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Izabela Annis


M.S. Statistics 2001

Senior Statistician, Nielsen Analytic Consulting

Written by: Shannon Knapp, Ph.D. candidate in Statistics 

As a market research statistician Izabela Annis enjoys that her clients make decisions based upon her analyses.  She works for Nielsen, the company popularly known for their television ratings.  But Nielsen is more than TV ratings; in fact, they are the industry leader in market research, quantifying the performance of products and advertising to guide clients' marketing strategies. 

Izabela came to Nielsen because she wanted to do applied work and address real world problems.  "They showed me the models, talked about the data.  It looked like I could make an impact."  When she started with Nielsen, she ran many of their standard analyses. Two such products are marketing mix, which quantifies the impact of marketing elements (TV ads, magazine ads, coupons, store displays, price cuts) to maximize sales, and market segmentation, which clusters households based on purchasing patterns.

Izabela has since worked as part of an elite team designing and implementing custom analyses for high profile clients.  Recently she worked with a prominent carbonated beverage company to investigate a potential link between brands available at restaurants (restaurants typically offer only one brand of carbonated beverages) and those consumed at home.  In another case, a client was interested in "trip-segmentation," clustering not by households, but by shopping trips to determine whether their product was purchased during weekly grocery trips or quick runs to the store to get a few items.  She has used a variety of statistical techniques, including multinomial logit, time-series, clustering, discriminant analysis, and generalized linear models to answer these and other questions for her clients.  "Every new problem is a new challenge."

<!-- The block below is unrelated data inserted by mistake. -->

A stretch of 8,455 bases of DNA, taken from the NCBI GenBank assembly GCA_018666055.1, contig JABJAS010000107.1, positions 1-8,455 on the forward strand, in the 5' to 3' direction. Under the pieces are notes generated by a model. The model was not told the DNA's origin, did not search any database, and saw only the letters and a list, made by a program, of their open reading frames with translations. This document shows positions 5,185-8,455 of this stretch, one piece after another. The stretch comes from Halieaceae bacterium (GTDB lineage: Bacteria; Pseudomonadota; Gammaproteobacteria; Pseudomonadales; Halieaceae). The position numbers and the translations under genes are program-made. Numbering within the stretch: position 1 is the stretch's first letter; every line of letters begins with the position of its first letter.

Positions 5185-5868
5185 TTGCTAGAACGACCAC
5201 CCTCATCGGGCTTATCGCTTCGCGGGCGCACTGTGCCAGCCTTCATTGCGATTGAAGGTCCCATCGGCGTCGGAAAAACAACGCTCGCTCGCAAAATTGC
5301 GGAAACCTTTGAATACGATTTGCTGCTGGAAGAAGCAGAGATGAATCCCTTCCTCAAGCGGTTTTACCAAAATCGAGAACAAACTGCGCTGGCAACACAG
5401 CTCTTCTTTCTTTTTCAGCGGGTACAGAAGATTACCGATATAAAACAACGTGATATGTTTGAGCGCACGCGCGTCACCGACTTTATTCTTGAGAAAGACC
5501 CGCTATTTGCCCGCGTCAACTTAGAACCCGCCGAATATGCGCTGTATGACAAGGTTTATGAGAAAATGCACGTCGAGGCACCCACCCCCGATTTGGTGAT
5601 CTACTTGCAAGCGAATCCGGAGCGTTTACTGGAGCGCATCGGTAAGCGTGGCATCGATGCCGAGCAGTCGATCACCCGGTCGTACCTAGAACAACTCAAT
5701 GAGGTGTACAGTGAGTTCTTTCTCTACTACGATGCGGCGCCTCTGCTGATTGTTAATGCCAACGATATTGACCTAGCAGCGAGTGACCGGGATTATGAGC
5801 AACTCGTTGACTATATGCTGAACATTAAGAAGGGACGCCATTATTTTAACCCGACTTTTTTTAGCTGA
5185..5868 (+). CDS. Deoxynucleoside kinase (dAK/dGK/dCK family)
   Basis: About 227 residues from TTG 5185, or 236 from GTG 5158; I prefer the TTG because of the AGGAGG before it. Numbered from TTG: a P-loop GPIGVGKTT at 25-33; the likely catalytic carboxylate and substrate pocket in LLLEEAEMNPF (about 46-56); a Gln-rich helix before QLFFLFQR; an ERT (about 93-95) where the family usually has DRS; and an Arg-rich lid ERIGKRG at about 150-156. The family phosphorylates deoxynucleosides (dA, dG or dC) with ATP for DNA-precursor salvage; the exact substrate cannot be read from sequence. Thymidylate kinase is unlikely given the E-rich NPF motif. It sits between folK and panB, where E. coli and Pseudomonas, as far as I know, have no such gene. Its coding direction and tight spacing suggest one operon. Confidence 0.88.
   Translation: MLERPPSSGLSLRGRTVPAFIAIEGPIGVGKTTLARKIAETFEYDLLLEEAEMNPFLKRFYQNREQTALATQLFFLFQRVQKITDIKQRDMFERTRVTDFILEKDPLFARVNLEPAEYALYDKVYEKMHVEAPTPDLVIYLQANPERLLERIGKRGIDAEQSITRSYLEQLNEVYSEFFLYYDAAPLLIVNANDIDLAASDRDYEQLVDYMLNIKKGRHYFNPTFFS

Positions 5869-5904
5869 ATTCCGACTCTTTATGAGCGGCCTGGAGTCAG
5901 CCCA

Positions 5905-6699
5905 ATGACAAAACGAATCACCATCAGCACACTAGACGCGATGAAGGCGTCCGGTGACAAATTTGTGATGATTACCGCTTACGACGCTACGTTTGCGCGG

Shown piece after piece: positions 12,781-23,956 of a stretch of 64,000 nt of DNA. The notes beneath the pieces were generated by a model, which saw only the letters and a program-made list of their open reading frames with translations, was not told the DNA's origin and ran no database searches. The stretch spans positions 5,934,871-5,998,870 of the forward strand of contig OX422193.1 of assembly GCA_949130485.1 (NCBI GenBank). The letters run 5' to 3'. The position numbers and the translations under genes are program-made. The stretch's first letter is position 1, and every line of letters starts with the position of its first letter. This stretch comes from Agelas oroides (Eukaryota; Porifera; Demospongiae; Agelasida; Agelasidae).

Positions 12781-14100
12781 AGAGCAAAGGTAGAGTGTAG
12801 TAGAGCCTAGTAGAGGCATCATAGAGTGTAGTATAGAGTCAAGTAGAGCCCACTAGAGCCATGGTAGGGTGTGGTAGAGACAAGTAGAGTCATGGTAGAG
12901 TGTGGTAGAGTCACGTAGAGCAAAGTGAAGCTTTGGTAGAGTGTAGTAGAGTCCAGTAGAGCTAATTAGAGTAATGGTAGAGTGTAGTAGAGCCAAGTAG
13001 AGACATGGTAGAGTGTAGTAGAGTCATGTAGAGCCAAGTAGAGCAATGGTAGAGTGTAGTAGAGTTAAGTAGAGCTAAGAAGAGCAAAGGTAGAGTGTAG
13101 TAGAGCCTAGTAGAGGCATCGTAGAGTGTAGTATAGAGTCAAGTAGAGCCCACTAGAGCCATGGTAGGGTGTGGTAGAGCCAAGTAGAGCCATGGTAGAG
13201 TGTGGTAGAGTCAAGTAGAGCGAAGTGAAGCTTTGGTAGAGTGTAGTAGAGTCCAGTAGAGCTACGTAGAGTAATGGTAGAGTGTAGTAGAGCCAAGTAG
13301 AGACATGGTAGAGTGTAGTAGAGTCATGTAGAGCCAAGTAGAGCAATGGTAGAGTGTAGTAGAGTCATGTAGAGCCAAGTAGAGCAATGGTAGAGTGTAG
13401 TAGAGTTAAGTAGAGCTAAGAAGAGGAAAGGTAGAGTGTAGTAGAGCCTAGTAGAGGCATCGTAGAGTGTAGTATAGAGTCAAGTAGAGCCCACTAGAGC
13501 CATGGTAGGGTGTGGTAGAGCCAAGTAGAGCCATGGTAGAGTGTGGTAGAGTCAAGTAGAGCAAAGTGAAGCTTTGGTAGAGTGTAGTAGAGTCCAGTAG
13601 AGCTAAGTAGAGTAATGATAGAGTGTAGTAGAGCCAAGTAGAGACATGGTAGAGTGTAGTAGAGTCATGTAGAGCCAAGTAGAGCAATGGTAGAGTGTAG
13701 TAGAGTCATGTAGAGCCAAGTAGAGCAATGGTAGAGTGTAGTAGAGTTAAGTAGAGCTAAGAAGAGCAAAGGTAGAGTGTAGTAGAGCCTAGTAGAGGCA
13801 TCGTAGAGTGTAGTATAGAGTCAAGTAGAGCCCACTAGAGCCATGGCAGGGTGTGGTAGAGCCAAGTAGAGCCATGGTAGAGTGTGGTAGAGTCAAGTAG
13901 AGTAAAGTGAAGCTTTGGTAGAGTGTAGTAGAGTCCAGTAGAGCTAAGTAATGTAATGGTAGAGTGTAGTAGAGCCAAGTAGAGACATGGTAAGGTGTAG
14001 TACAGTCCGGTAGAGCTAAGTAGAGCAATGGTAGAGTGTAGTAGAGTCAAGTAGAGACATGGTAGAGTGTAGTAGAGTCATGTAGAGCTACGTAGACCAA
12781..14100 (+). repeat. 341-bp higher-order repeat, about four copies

Izabela has access to data from three major sources: food and drug store sales, advertising, and household panel data.  But what she uses the most is the household panel data.  Thousands of consumers selected to be on this panel scan every item they purchase, report if they used a coupon, and the price they paid. With data on every purchase made by thousands of consumers over many years, she has become comfortable dealing with large data sets.  "Real world data can be very messy.  It's amazing how long it takes to clean up your data."  Izabela strongly recommends statistics students get an internship, if only to appreciate the scale and problems of real datasets.  "You will never see 'textbook' datasets with 50 observations in practice."

When Izabela's husband, David (M.S. Statistics 2001, Ph.D. Statistics 2003), found a position in California in 2004, her boss arranged for her to keep her position by telecommuting, both because they valued her abilities and because they trusted her work ethic.  "I'm very self-disciplined.  I get the work done.  I've always been this way."  She travels to her Chicago-area office every 3 months for a week at a time for team meetings or training.  While she enjoys the lack of a daily commute and the flexibility of her time, she admits she can feel quite isolated.  She misses the convenience and informality of just being able to walk over to a colleague's desk and say, "Hey, what do you think about this?"

Izabela came to the Purdue Statistics Department for its reputation.  "I wanted to study under the best, and it turned out to be true.  The graduate students and professors at Purdue are among the smartest people I have ever met."  Although there is a lot of learning on the job, at Purdue, "I learned how to learn."  She also appreciates her teaching experience at Purdue.  Being a teaching assistant for STAT 113 (Statistics and Society) "was very helpful learning how to explain concepts and relevance to people without the technical background."

Working in market research also gives her a window into the oddities of consumer behavior.  "In this field everyone has a story."  Hers came while studying toilet paper.  One of the typical measurements done with any product is penetration: the percent of households that had purchased the category at least once.  With two years of purchase data, one would assume nearly every household had purchased toilet paper at least once.  But the penetration rate for toilet paper was only 92%.

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